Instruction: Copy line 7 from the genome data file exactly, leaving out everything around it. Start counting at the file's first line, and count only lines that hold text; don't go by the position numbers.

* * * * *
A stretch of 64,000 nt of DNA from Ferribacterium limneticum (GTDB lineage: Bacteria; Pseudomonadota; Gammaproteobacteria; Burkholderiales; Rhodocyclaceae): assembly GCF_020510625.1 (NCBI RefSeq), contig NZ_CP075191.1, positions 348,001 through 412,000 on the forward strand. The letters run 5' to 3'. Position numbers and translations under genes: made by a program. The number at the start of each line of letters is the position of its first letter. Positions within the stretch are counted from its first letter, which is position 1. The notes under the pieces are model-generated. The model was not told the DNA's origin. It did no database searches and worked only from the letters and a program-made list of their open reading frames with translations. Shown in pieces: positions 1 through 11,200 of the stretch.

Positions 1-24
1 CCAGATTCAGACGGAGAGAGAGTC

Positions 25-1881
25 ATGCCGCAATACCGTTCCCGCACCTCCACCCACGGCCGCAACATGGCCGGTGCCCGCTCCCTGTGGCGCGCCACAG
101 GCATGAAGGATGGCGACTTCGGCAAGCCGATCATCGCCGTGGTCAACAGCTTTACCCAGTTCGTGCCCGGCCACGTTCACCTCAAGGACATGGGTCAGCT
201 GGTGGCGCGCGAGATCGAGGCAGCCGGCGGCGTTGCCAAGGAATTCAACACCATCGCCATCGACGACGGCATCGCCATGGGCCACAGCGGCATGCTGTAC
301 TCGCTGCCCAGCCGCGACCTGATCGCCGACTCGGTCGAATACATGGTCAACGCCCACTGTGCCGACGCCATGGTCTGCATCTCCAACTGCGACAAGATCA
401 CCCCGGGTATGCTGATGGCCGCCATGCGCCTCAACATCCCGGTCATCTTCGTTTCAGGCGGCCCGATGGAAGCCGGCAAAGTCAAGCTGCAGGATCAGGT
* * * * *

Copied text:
201 GGTGGCGCGCGAGATCGAGGCAGCCGGCGGCGTTGCCAAGGAATTCAACACCATCGCCATCGACGACGGCATCGCCATGGGCCACAGCGGCATGCTGTAC